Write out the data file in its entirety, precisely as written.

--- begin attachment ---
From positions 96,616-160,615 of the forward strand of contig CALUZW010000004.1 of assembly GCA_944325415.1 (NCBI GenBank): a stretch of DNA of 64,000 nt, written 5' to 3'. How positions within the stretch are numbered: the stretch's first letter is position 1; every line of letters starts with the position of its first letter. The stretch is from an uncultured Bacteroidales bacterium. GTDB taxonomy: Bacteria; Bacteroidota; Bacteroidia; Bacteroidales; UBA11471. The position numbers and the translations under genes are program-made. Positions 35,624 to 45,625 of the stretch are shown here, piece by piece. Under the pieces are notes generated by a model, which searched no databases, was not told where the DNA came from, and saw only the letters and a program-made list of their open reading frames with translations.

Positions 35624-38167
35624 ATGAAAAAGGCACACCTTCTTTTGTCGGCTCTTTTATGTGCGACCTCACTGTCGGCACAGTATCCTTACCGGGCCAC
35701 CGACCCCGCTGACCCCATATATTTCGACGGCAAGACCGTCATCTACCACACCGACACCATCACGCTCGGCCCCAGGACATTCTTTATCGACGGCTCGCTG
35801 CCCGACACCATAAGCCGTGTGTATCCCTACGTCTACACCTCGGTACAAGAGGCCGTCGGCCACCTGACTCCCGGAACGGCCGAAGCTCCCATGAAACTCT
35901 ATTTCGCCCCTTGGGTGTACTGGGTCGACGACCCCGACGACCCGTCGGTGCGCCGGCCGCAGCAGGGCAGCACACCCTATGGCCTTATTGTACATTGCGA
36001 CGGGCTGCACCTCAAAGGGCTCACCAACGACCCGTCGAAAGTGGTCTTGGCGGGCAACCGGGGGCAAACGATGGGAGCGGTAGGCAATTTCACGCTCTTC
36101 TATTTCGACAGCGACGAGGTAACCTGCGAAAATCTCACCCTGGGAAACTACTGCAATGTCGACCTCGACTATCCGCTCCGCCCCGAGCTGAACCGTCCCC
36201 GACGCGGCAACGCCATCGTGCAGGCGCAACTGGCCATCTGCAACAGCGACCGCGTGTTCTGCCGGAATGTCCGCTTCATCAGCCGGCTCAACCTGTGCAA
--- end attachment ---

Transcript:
From positions 96,616-160,615 of the forward strand of contig CALUZW010000004.1 of assembly GCA_944325415.1 (NCBI GenBank): a stretch of DNA of 64,000 nt, written 5' to 3'. How positions within the stretch are numbered: the stretch's first letter is position 1; every line of letters starts with the position of its first letter. The stretch is from an uncultured Bacteroidales bacterium. GTDB taxonomy: Bacteria; Bacteroidota; Bacteroidia; Bacteroidales; UBA11471. The position numbers and the translations under genes are program-made. Positions 35,624 to 45,625 of the stretch are shown here, piece by piece. Under the pieces are notes generated by a model, which searched no databases, was not told where the DNA came from, and saw only the letters and a program-made list of their open reading frames with translations.

Positions 35624-38167
35624 ATGAAAAAGGCACACCTTCTTTTGTCGGCTCTTTTATGTGCGACCTCACTGTCGGCACAGTATCCTTACCGGGCCAC
35701 CGACCCCGCTGACCCCATATATTTCGACGGCAAGACCGTCATCTACCACACCGACACCATCACGCTCGGCCCCAGGACATTCTTTATCGACGGCTCGCTG
35801 CCCGACACCATAAGCCGTGTGTATCCCTACGTCTACACCTCGGTACAAGAGGCCGTCGGCCACCTGACTCCCGGAACGGCCGAAGCTCCCATGAAACTCT
35901 ATTTCGCCCCTTGGGTGTACTGGGTCGACGACCCCGACGACCCGTCGGTGCGCCGGCCGCAGCAGGGCAGCACACCCTATGGCCTTATTGTACATTGCGA
36001 CGGGCTGCACCTCAAAGGGCTCACCAACGACCCGTCGAAAGTGGTCTTGGCGGGCAACCGGGGGCAAACGATGGGAGCGGTAGGCAATTTCACGCTCTTC
36101 TATTTCGACAGCGACGAGGTAACCTGCGAAAATCTCACCCTGGGAAACTACTGCAATGTCGACCTCGACTATCCGCTCCGCCCCGAGCTGAACCGTCCCC
36201 GACGCGGCAACGCCATCGTGCAGGCGCAACTGGCCATCTGCAACAGCGACCGCGTGTTCTGCCGGAATGTCCGCTTCATCAGCCGGCTCAACCTGTGCAA